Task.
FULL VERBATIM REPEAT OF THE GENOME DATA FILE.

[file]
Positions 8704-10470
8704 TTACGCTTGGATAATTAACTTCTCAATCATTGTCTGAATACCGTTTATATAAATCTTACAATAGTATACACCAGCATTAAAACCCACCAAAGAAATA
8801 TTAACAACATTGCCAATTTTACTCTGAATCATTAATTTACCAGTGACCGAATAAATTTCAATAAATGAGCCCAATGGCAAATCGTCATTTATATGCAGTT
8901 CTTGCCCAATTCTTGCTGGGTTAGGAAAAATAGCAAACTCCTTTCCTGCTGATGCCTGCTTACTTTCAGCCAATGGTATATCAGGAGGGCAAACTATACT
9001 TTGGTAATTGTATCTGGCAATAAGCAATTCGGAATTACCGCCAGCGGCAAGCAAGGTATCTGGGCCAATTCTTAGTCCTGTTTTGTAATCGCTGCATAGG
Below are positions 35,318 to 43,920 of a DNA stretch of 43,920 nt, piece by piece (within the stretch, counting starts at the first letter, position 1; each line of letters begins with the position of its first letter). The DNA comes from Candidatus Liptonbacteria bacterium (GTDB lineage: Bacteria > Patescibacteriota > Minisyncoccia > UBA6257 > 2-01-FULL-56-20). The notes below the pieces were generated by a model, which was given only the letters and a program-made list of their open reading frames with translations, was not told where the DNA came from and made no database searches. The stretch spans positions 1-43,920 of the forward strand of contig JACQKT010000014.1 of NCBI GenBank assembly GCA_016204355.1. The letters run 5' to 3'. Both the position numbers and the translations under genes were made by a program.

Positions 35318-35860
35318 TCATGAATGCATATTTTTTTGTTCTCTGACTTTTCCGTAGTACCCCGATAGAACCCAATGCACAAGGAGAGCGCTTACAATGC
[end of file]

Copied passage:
Positions 8704-10470
8704 TTACGCTTGGATAATTAACTTCTCAATCATTGTCTGAATACCGTTTATATAAATCTTACAATAGTATACACCAGCATTAAAACCCACCAAAGAAATA
8801 TTAACAACATTGCCAATTTTACTCTGAATCATTAATTTACCAGTGACCGAATAAATTTCAATAAATGAGCCCAATGGCAAATCGTCATTTATATGCAGTT
8901 CTTGCCCAATTCTTGCTGGGTTAGGAAAAATAGCAAACTCCTTTCCTGCTGATGCCTGCTTACTTTCAGCCAATGGTATATCAGGAGGGCAAACTATACT
9001 TTGGTAATTGTATCTGGCAATAAGCAATTCGGAATTACCGCCAGCGGCAAGCAAGGTATCTGGGCCAATTCTTAGTCCTGTTTTGTAATCGCTGCATAGG
Below are positions 35,318 to 43,920 of a DNA stretch of 43,920 nt, piece by piece (within the stretch, counting starts at the first letter, position 1; each line of letters begins with the position of its first letter). The DNA comes from Candidatus Liptonbacteria bacterium (GTDB lineage: Bacteria > Patescibacteriota > Minisyncoccia > UBA6257 > 2-01-FULL-56-20). The notes below the pieces were generated by a model, which was given only the letters and a program-made list of their open reading frames with translations, was not told where the DNA came from and made no database searches. The stretch spans positions 1-43,920 of the forward strand of contig JACQKT010000014.1 of NCBI GenBank assembly GCA_016204355.1. The letters run 5' to 3'. Both the position numbers and the translations under genes were made by a program.

Positions 35318-35860
35318 TCATGAATGCATATTTTTTTGTTCTCTGACTTTTCCGTAGTACCCCGATAGAACCCAATGCACAAGGAGAGCGCTTACAATGC